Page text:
The African Climate Policy Centre (ACPC), through the Weather Information and Climate Services (WISER) project, funded by the pan-African component of the Department for International Development, reviewed the application of WMO resolution 40 in the African context to support climate information services development for sustainable climate change adaptation and resilient development on the continent.


The overall objective of the Expert Group Meeting is to review a document on the application of hydro-meteorological (including climate) data sharing standards and procedures in Africa, based on WMO resolution 40, to facilitate climate information services production, uptake and use on the continent. The specific objectives of the meeting are to:

  • Review current practices of data exchange under WMO resolution 40 in the context of climate information services uptake and use in development planning;
  • Identify challenges to data sharing and provide recommendations on data sharing to promote the use of hydro-meteorological data in supporting climate information services uptake on the African continent;
  • Understand the current data sharing practices in use at NHMSs and regional climate centres;
  • Find areas that could be used to improve WMO resolution 40.


  • A comprehensive report on the extent of use, challenges and practices in the application of WMO resolution 40 in hydro-meteorological and climate data sharing in Africa.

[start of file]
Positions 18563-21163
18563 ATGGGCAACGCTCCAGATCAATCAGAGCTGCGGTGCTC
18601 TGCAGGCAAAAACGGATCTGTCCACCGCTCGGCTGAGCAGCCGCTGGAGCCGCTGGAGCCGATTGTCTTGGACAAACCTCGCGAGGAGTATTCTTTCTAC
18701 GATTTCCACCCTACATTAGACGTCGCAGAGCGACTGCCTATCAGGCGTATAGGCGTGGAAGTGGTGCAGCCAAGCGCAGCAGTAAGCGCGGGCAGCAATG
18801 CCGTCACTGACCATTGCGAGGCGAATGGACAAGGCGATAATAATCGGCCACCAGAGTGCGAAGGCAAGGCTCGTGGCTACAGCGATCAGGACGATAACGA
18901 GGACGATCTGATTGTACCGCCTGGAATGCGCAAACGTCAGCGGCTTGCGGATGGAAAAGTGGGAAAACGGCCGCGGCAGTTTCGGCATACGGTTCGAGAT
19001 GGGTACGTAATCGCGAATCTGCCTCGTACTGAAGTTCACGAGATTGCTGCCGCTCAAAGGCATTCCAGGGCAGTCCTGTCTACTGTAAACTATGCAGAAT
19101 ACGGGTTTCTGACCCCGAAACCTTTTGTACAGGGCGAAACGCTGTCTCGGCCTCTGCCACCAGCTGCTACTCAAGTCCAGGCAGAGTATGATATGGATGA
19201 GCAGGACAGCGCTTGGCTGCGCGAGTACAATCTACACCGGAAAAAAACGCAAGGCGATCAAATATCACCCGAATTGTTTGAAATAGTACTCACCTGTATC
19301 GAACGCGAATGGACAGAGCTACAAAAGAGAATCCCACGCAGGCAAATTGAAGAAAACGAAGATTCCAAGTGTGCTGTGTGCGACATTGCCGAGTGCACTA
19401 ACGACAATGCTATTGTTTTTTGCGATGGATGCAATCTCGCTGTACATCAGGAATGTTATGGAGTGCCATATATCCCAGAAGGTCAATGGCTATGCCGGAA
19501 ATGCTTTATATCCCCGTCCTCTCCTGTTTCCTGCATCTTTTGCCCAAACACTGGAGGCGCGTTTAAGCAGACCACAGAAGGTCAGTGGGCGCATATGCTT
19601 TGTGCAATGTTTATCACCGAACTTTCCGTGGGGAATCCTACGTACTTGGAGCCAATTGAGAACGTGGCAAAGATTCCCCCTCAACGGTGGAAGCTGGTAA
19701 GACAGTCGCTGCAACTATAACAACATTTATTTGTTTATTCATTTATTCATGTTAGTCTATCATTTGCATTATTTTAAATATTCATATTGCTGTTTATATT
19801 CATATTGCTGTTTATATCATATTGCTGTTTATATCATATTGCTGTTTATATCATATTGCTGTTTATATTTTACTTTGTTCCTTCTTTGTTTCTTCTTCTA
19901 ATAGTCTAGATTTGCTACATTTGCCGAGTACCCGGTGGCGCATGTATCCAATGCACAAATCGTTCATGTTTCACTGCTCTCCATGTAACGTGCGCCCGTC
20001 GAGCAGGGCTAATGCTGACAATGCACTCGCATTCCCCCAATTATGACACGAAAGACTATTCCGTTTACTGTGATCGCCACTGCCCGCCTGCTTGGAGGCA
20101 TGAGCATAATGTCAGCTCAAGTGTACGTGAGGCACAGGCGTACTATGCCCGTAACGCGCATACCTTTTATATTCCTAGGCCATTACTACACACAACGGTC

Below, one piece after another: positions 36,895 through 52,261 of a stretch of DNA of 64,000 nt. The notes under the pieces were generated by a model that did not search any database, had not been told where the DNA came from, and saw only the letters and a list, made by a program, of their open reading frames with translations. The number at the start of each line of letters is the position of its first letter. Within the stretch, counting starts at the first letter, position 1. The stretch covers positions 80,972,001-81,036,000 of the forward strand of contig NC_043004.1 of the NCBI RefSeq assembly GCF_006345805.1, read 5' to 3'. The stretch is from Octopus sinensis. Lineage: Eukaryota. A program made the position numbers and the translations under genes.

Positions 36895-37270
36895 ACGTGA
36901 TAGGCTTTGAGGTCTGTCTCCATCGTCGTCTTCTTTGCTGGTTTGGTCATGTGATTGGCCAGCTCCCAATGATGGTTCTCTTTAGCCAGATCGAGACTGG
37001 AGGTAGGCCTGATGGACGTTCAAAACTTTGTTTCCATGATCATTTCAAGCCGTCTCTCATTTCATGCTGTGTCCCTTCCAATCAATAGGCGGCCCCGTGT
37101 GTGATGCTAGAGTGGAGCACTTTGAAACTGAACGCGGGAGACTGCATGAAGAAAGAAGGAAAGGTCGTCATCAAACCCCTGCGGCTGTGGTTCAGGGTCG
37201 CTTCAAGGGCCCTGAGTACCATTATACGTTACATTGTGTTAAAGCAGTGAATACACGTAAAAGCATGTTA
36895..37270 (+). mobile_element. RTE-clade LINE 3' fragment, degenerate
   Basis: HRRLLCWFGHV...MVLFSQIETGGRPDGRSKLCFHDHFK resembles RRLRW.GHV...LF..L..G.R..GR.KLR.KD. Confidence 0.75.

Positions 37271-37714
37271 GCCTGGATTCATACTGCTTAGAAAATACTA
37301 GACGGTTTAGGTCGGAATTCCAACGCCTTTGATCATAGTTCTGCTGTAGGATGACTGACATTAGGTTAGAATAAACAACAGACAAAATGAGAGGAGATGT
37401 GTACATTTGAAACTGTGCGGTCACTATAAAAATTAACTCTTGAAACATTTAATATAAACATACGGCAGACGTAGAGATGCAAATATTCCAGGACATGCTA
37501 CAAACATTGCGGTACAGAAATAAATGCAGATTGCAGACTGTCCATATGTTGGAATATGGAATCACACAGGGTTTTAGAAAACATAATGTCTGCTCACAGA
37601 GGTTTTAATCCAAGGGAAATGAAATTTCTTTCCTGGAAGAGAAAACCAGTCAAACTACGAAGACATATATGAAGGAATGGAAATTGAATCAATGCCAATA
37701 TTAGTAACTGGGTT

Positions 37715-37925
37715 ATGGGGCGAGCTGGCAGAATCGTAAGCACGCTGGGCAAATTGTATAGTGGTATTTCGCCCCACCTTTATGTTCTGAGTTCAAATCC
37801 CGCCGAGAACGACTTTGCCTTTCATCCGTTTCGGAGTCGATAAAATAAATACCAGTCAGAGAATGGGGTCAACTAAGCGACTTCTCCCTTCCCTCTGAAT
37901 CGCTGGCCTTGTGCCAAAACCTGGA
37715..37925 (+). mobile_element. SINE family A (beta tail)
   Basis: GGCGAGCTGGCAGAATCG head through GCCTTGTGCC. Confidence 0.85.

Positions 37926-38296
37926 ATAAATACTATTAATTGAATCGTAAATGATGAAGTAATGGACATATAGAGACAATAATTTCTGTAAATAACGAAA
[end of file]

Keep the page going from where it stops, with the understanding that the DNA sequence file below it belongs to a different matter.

Tentative agenda

Expert Group Meeting on validating a study on the application of meteorological and climate data sharing policy in Africa


Concept Note


Climate Information Services (CIS) innovations in Africa - Bruk Tekie

Data sharing experience & practices in GHA Region - Ismael Lutta Mulama

Expert Group Meeting Experience of SADC Climate Services Centre on data sharing - Faka Nsadisa  and Sunshine Gamedze

Data Sharing Policy Between AGRHYMET and the NMHSs of CILSS member countries - Seydou B. TRAORE

Data sharing practices, experiences, challenges and opportunities at ACMAD - Benjamin L. Lamptey

Weather Data Sharing A chance for Foresight - James Ngoma

Review of meteorological or climate data sharing policy (WMO Resolution 40) to promote their use to support CIS uptake in the African continent - Mouhamadou Bamba SYLLA





Day 1


Opening Session



Welcome remarks



Objectives of the meeting and introduction of participants



Introduction of participants



Tea/Coffee and Group photo



Presentation of the report

Sylla Bamba, WASCAL


General Discussion






Case study presentations on hydro-meteorological data sharing practices:

  • NMHSs



Coffee Break



Case study presentations on hydro-meteorological data sharing practices:

  • RCCs





Day 2


Breakout Session

  • Current practices in data sharing – the WMO Resolution 40
  • Application of the Resolution
  • Best Practices / success stories
  • Barriers to data sharing



Coffee break



Reports from breakout sessions



Closing Session